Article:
Blog  |  Publications  |  Puzzles
Fun & Games  |  About

Violano Virtuoso in Sylmar

Bow Front Violano Virtuoso by Mills Novelty Co

Today, on the spur of the moment, I decided to visit the Nethercutt museum in Sylmar, which I had heard about a couple of years ago when I was researching automatic music instruments. The museum, an unexpected display of wealth that sits on the corner of an industrial park in an economically depressed area — all yard sales, grafitti and auto repair shops — is one of the San Fernando Valley’s hidden gems. I am reminded a bit of the gustatory majesty that is Brent’s Deli, sitting in an unassuming strip mall next to a carpet outlet in Northridge.

Most people visit this place for the classic cars, which are clearly the focus of the collection. The museum houses well over a hundred antique, classic and unique cars, including lots of Packards, Deusenbergs and Rolls Royces.

I am more interested, however, in automatic music instruments, so I happily skipped past the gleaming vehicles to check out the nickelodeons, orchestreons and music boxes that can be found, mostly unlabeled, in a central aisle of the museum. A lot more instruments, including a Wurlitzer Theatre Organ, are housed in the imposing edifice across the street, but this requires a guided tour to see. A very muscular security guard blocked the doorway, so I’ll have to come back after making reservations, or perhaps attend one of the occasional silent movie and organ concerts.

One of the most interesting instruments on display in the auto showroom is a Bow Front Violano Virtuoso, shown above. According to various sources only 13 to 17 of these bow front models are known to exist. The specimen at the Nethercutt museum still works, and many of the patrons inserted nickels to hear it play “old-timey” music, perhaps unaware that the machine they are putting their nickels into is worth about 3 or 4 million nickels.

I took a few close-up photos with my cell phone of the prominently displayed automatic violin mechanism, which is very cool. There is a set of 4 rotating wheels which act as a bow on each string. Each wheel receives rosin from a feed which sits above the bow wheels. The strings are separated from the fingerboard of the violin, and connected to what appears to be an automatic tuning mechanism. When played, the strings are pressed with a series of metal fingers. The mechanism appears to have been inspired, in part, by the Hurdy Gurdy, which dates back to the 10th century.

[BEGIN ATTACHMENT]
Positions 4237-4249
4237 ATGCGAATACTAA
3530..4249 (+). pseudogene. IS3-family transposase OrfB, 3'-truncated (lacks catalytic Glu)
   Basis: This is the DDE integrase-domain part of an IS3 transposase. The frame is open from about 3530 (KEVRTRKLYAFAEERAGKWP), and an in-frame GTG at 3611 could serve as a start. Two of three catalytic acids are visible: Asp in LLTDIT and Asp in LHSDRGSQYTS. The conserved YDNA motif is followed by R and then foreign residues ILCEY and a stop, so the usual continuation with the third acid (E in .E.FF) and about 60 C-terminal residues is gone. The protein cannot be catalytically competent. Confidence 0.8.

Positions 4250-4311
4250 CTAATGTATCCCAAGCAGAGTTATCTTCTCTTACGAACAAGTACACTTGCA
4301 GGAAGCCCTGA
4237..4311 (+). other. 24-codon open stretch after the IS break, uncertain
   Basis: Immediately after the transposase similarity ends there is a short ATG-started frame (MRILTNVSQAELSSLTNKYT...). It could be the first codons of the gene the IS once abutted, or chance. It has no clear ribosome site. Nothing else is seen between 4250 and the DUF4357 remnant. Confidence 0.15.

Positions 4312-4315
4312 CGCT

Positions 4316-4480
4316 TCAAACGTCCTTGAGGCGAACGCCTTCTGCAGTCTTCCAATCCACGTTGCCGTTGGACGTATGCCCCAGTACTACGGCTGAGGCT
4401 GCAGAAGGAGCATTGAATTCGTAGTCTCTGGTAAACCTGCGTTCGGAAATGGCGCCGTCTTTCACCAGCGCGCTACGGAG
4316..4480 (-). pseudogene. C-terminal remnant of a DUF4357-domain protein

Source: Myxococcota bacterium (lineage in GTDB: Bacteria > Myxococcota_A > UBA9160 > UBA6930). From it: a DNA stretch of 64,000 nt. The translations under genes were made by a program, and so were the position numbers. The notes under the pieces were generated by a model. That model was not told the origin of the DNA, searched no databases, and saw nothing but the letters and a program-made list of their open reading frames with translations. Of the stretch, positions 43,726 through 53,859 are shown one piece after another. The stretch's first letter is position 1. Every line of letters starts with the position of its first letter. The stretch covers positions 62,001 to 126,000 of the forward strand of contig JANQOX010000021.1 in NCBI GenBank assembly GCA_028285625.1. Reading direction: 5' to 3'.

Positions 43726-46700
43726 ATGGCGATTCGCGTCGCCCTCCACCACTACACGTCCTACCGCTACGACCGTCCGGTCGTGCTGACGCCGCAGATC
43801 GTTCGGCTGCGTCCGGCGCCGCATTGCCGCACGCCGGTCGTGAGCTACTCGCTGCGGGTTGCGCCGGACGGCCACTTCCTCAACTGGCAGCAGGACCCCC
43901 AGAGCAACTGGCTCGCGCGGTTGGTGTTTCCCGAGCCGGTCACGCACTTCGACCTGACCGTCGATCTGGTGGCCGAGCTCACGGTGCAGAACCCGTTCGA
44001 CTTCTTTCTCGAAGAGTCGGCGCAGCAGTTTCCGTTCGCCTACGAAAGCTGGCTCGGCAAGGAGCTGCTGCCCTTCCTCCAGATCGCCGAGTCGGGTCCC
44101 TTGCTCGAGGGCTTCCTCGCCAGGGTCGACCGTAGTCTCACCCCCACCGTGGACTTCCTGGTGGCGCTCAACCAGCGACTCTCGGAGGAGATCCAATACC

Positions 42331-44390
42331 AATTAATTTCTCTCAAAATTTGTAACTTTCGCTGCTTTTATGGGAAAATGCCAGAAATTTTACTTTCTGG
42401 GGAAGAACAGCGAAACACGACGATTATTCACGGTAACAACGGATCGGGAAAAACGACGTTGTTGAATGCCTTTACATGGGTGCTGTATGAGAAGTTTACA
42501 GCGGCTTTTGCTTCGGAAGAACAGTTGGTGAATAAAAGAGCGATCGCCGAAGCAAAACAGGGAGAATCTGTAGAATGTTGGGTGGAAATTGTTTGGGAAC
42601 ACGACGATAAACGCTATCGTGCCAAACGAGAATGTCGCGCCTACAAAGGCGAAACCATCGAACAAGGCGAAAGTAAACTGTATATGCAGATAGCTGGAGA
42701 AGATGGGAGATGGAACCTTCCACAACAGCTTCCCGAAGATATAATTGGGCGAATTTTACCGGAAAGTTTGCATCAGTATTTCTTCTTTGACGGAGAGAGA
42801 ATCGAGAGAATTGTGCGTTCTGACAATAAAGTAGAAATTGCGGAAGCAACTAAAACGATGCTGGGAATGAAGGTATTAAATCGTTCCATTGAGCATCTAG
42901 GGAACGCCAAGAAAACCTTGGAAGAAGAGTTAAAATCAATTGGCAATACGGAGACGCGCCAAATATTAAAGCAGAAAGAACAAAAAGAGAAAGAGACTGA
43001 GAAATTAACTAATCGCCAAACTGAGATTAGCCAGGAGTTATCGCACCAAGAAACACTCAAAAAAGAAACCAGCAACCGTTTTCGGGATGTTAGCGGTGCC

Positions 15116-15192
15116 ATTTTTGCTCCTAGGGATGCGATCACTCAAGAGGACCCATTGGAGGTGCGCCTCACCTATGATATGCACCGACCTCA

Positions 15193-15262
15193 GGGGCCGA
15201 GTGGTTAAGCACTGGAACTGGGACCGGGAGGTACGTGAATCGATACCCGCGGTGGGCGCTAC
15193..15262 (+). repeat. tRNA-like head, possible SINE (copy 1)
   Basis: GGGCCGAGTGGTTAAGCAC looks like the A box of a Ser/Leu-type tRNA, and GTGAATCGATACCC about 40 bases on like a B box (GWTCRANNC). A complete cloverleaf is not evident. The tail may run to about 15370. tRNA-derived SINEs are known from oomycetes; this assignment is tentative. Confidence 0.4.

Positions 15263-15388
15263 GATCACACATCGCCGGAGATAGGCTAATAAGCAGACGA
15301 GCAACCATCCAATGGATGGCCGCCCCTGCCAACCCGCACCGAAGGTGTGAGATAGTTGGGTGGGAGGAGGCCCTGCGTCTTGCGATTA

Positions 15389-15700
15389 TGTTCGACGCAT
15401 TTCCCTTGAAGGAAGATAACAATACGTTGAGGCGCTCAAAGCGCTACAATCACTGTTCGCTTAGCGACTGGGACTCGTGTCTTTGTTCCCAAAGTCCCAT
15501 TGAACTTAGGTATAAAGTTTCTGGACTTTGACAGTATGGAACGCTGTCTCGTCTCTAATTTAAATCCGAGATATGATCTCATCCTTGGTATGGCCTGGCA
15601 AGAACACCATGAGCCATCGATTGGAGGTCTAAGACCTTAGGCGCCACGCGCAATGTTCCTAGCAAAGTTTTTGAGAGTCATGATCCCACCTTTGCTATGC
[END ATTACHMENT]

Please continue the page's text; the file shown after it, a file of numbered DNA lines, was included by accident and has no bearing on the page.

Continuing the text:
On Tim Trager’s Website, there is a very cool set of photos of a scanned brochure showing the Mills Novelty factory where these instruments were made, around 1915. A couple of the cards are shown below.

2 Responses to “Violano Virtuoso in Sylmar”

  1. janet Says:

    I also like the Slinky T-shirt. Check the reflection.

  2. C. Stuart Schellberg Says:

    I was just stopping by for a Kakuro puzzle! The only parallel I know of is a Mills Double Violon, which is similar to the machine you talk about. The recordings I’ve heard are all very “liberal” about the tuning, which makes them a lot of fun. Reminds me of growing up in Santa Cruz, CA. The Ruth Band Organ at the Carousel was only tuned at the beginning of the season. Months later, it had drifted into atonal territory. No wonder I grew to like the avant-garde. If you look around used record places, you can find many recordings of old automatic music instruments, few of which were updated to CD. I have a fairly wide collection, which were obtainable for comparatively little money. Thanks for sharing!